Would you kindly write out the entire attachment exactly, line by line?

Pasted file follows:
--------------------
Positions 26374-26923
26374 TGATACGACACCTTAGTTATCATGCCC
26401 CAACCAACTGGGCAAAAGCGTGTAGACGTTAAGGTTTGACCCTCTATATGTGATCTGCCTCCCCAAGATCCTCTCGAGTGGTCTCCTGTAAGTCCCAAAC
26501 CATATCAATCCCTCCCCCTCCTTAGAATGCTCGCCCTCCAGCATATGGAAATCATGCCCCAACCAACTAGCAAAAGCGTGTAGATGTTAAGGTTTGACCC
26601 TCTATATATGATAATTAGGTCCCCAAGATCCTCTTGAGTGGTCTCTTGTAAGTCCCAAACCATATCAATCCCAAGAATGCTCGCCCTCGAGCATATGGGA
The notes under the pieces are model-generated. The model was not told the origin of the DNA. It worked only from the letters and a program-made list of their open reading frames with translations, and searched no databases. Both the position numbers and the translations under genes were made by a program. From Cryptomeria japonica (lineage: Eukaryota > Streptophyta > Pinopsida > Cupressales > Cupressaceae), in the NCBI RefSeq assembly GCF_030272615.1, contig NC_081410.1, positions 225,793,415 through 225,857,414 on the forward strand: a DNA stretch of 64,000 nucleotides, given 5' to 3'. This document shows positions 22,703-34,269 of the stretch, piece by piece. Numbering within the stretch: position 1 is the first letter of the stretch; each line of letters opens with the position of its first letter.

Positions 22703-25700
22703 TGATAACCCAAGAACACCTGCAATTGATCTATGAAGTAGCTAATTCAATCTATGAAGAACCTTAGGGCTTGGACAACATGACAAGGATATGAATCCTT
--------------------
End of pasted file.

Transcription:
Positions 26374-26923
26374 TGATACGACACCTTAGTTATCATGCCC
26401 CAACCAACTGGGCAAAAGCGTGTAGACGTTAAGGTTTGACCCTCTATATGTGATCTGCCTCCCCAAGATCCTCTCGAGTGGTCTCCTGTAAGTCCCAAAC
26501 CATATCAATCCCTCCCCCTCCTTAGAATGCTCGCCCTCCAGCATATGGAAATCATGCCCCAACCAACTAGCAAAAGCGTGTAGATGTTAAGGTTTGACCC
26601 TCTATATATGATAATTAGGTCCCCAAGATCCTCTTGAGTGGTCTCTTGTAAGTCCCAAACCATATCAATCCCAAGAATGCTCGCCCTCGAGCATATGGGA
The notes under the pieces are model-generated. The model was not told the origin of the DNA. It worked only from the letters and a program-made list of their open reading frames with translations, and searched no databases. Both the position numbers and the translations under genes were made by a program. From Cryptomeria japonica (lineage: Eukaryota > Streptophyta > Pinopsida > Cupressales > Cupressaceae), in the NCBI RefSeq assembly GCF_030272615.1, contig NC_081410.1, positions 225,793,415 through 225,857,414 on the forward strand: a DNA stretch of 64,000 nucleotides, given 5' to 3'. This document shows positions 22,703-34,269 of the stretch, piece by piece. Numbering within the stretch: position 1 is the first letter of the stretch; each line of letters opens with the position of its first letter.

Positions 22703-25700
22703 TGATAACCCAAGAACACCTGCAATTGATCTATGAAGTAGCTAATTCAATCTATGAAGAACCTTAGGGCTTGGACAACATGACAAGGATATGAATCCTT